Having lived in Spain for many years now and admittedly being a great fan of the beach, sun, and sea life, I nevertheless return to the capital, Madrid, at regular intervals and in every season. Like a magnet, the city draws me back time and again because it seems that every week a new venue springs up, be it a restaurant, shop, museum, or exhibition that absolutely needs to be explored. The latest surprise this winter was Filomena, the biggest snowstorm in over 100 years, which turned Madrid into a winter wonderland, with people skiing along the Gran Via, one of Madrid’s busiest thoroughfares, which is normally brimming with traffic. Sure, this doesn’t happen every year, but, as you will see, there is fun to be had even if the city isn’t covered in a white blanket and temperatures aren’t dropping below zero.
Between the well-known attractions like the park El Retiro, the museums and palaces, and a delightful short course in flower arrangements at the Madrid Flower School, every season offers you something special to keep you busy and entertained.
Best Things To Do During Winter In Madrid
If you travel to Madrid in Winter, you are unlikely to be met with another Filomena, but it will be rather nippy. January is the coldest month when temperatures can drop as low as 43 Fahrenheit, but although it can be rather cold, it’s sunny with blue skies and maybe a dusting of snow. Just bring warm clothes and wear layers and you will be fine.
Winter is the season of Christmas, New Year, and Three Kings, all three huge festivities in Madrid. Every year the Christmas lights seem to get more lavish, and they are designed by another artist. To enable you to see them all in the main locations in Madrid, the city runs a special bus called Naviluz Bus. Check routes and departure times on the website, which is also the only place where you can buy tickets. The tour usually lasts 50 minutes.
More Christmas entertainment is to be enjoyed at a spectacle called Cortylandia. The famous department store El Corte Ingles puts on an animated performance to be enjoyed by young and old. Whilst there, you may indulge in a spot of designer shopping, as in January the sales are on and you can get great bargains on Spanish designers that are not available outside Spain but are very chic.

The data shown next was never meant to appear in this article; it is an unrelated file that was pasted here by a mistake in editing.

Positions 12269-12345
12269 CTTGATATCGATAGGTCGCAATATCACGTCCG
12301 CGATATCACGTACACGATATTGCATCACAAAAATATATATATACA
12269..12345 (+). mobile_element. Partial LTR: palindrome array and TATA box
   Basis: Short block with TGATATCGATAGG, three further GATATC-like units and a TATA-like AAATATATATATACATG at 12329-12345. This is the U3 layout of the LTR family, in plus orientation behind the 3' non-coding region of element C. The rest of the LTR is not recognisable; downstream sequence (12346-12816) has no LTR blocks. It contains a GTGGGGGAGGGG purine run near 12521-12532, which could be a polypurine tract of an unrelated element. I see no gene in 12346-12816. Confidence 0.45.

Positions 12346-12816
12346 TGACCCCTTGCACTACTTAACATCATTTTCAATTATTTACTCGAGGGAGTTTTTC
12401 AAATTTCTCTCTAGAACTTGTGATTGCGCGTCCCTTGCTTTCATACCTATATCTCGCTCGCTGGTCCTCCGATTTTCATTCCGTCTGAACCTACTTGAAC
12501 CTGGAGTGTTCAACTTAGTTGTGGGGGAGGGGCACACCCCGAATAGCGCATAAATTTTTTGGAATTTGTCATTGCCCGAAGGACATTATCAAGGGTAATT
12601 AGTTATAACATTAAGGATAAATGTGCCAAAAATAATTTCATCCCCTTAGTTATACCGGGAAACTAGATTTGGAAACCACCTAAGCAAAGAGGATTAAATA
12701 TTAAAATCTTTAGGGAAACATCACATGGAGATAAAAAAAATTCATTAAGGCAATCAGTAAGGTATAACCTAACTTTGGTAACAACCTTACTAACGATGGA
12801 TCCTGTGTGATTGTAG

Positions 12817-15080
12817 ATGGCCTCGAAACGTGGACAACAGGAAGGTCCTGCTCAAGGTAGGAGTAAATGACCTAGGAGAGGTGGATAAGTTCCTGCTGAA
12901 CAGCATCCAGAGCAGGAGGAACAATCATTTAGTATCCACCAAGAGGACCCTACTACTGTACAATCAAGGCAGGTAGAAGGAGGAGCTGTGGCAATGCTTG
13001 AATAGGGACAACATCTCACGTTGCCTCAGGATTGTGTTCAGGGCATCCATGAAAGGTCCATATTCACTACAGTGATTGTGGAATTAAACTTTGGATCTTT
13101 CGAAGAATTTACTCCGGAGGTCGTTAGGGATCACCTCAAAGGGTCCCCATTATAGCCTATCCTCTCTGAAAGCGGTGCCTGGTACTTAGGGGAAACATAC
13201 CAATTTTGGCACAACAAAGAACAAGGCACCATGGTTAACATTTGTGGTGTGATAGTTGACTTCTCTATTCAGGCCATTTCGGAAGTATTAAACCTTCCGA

An advantage of visiting Madrid in winter is that the huge summer tourist crowds are absent. That enables you to see Kilometre 0, a plaque in the pavement in Puerta del Sol which marks the center of Spain.
Escape the cold wind and admire the best art without long lines in one of the three museums which are known as the Golden Triangle of Art: El Prado, Reina Sofia, and Thyssen-Bornemiza.
Do you ice skate? If so (or you just want to watch) there are plenty of ice rinks in Madrid. The best known are Azco, Villa de Vallecas, Palacio de Cibeles, and Vicalvaro fairgrounds. Before setting off to any of them, make sure they are open and not being used as vaccination centers as some have been this year.
Pro Tip: The top Christmas sweet is called turron or nougat. A must-try in winter in Madrid. The best place to get it is Torrons Vicens Arenal. You do something good in the process as a part of the proceeds go to the Hospital Sant Joan de Deu.
Best Things To Do During Spring In Madrid
Spring is the season when the weather gets warmer in Madrid and the city bursts into bloom and scent. Cherries, almonds, mimosas, you name it, it flowers, perfumes the air, and delights the eye. The best locations to enjoy this awakening of nature are El Retiro Park, a 125-hectare big green oasis in the heart of the city with more than 15,000 trees, plus lakes, monuments, and footpaths, beloved by the locals and tourists alike. It’s by far not the only park, and another one perfect for seeing the bloom is Parque Quinta de los Molinos. This smaller and lesser-known park sits in the east of the city not far from the new Atletico Madrid football (soccer) stadium, so you have to take the metro. It’s most famous for the almond trees which bloom in early spring.
Another part of Madrid is called Lavapies, and the surprise here is a street: Calle Miguel Servat, where cherry and almond trees grow (and bloom) right over the many terraces of small cafes. Lavapies is a melting pot of cultures and has traditionally been inhabited by a working-class population that’s famous for their authentic, snappy, and sharp wit.